A Balancing Act: Noname Interviewed

“If I’m really being vulnerable then I need to tell my own story...."

Noname sounds different. She’s bright, her voice effervescent – it’s even perceptible on the phone from Los Angeles, where she’s in an Uber on her way to the airport.

The tale of the 26-year-old Chicago native goes something like this: she started gaining a loyal fan base from her poignant verses on Chance The Rapper’s 2013 mixtape ‘Acid Rap’ and Mick Jenkins’ 2014 ‘The Water[s]’. She almost exclusively did features for some time, while teasing ‘Telefone’, a project she promoted for three years before its release. She is notoriously private, isn’t extremely active on social media, and declines most interviews.


It was almost as if the rapper, born Fatimah Warner, was a ghost – until ‘Telefone’ dropped in July 2016, and her world changed. With the release of ‘Telefone’, she gained a more solid footing, moving to LA, selling out her headline tour, travelling the world, and having sex for the first time. Indeed, Warner is unhurried; only now, just over two years later, she’s released her sophomore tape, the 11-track ‘Room 25’.

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I didn’t even see my apartment. I spent all of my nights in a hotel room…

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If ‘Telefone’ introduced us to Warner’s gripping freeform writing style, storytelling abilities, and nuanced imagery, then ‘Room 25’ makes good on that promise. While it took Warner only a month to finish ‘Telefone’, it took her around five to complete ‘Room 25’. The year has been a long haul for her; working on her new project became a balancing act between touring and recording. But then, that made the tape that much more significant for her, as the title became a nod to her time spent on the road.

“‘Room 25’ is supposed to be about my year as a 25-year-old and what those experiences were for me,” Warner says. “I spent most of that year living out of hotel rooms because I was traveling non-stop, touring ‘Telefone’, so I didn’t even see my apartment. I spent all of my nights in a hotel room, where a lot of those experiences were also new.”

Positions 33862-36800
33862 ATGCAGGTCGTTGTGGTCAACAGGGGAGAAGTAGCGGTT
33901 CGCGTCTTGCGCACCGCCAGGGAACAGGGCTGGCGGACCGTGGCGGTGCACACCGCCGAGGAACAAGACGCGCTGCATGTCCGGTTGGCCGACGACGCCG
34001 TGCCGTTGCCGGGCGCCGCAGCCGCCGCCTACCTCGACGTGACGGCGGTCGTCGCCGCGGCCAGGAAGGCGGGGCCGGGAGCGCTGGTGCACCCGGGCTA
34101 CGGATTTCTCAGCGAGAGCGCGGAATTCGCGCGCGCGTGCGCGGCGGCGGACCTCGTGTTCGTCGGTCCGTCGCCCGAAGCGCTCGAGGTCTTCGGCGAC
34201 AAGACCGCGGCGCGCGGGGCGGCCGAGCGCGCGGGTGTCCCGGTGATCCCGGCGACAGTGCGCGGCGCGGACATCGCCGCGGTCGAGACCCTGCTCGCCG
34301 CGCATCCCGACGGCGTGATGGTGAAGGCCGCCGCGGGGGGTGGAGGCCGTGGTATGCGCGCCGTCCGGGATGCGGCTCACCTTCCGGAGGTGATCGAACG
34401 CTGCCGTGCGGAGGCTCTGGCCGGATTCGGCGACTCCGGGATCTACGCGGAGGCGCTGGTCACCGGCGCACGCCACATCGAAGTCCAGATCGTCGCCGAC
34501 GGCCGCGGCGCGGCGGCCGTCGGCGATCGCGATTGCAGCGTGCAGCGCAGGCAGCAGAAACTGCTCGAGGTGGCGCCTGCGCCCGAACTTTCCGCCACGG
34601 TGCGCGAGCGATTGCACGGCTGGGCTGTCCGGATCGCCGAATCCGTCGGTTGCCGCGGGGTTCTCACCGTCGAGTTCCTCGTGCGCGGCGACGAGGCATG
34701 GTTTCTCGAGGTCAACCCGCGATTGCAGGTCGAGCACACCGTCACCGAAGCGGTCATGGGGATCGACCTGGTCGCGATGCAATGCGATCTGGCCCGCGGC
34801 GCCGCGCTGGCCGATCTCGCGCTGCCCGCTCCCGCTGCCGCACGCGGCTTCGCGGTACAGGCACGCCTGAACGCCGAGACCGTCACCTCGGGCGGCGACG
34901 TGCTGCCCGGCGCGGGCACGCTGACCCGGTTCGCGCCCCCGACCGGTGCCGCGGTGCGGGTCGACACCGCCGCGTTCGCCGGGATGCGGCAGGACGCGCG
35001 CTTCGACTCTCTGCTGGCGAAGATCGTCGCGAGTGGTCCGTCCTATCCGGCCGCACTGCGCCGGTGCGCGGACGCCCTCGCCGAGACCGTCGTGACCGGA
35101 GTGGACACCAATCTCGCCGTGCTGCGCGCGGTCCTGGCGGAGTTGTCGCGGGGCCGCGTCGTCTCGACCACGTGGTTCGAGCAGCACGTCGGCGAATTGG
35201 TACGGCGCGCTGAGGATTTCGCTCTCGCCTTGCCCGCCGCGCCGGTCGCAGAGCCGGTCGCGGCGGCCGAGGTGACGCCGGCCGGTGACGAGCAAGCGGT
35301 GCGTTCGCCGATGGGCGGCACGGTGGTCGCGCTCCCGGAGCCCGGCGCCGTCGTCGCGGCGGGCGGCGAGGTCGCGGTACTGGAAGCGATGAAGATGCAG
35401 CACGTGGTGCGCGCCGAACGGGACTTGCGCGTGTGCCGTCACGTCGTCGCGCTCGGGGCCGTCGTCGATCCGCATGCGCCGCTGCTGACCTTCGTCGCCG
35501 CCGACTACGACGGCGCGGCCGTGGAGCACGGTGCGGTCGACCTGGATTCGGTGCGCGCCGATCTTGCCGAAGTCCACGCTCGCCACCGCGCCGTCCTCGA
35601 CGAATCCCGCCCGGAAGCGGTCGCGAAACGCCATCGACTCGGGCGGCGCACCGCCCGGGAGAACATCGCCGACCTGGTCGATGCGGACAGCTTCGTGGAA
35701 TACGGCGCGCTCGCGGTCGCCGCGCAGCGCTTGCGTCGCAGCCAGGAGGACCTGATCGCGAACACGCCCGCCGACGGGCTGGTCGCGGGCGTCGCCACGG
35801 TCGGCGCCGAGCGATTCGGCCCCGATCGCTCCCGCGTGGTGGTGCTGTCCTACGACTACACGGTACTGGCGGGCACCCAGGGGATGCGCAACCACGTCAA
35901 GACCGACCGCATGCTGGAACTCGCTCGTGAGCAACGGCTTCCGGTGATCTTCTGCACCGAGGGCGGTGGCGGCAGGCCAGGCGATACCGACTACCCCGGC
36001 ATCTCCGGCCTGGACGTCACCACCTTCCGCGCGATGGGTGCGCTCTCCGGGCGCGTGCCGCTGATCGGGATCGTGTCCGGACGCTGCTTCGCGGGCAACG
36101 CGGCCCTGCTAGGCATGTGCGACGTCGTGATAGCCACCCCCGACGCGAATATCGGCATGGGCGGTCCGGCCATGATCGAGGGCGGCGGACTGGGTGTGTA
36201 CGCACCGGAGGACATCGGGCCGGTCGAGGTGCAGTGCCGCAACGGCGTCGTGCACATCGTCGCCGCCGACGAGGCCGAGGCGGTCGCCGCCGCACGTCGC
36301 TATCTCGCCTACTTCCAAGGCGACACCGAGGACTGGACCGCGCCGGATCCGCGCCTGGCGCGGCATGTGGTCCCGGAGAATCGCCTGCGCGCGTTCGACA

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On the hook-less opening track ‘Self’, Noname comes out swinging, her confidence nimbly wrapped around her words: “Fucked the rapper homie now his ass is making better music / My pussy teaches ninth grade English / My pussy wrote a thesis on colonialism.” Specific references to her hometown – like on the cut ‘Blaxploitation’, where she hints at the neighbourhood Wicker Park and the city’s South Side – can be uniformly lost on non-Chicagoans and Chicagoans alike.

Nonlinear rhyme schemes that are in equal parts a result of self-analysis, allow the listener to be more imaginative and create their own story within the tape. She slows down on songs like ‘Don’t Forget About Me’, as she considers death, fragility, and family; elsewhere, over a chorus of cinematic strings on Phoelix-featuring ‘Window’, Noname quietly says: “Everybody think they know me / Don’t nobody really know me.”

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I’m just more comfortable now…

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She makes an effort to lift the veil: there’s a freedom on the project that’s imparted both in its complex raps and straightforward statements. If she was lost on ‘Telefone’, then on ‘Room 25’, you could say, she is present, as she intrepidly explores her own humanity. Really, though, she just takes herself less seriously.

“I’m constantly just trying to challenge my vulnerability,” Warner says. “If I’m really being vulnerable then I need to tell my own story. As uncomfortable as it may be, I think they’re necessary because other people have similar experiences, who can relate to it.”

“However,” she adds, “if you can put this in perspective for people like, ‘Aw damn, like you can be 25 and still not sexually active and be a totally normal, functioning adult person.’ I think things like that are really important for people to like consume. I guess it was a conscious effort [to let people get to know me], but also I’m just more comfortable now. Like as much as it was conscious, it also wasn’t because I’m just so much more comfortable.”

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'Room 25' is out now.

Words: Tara Mahadevan
Photography: Vicky Grout
Fashion: Justin Hamilton

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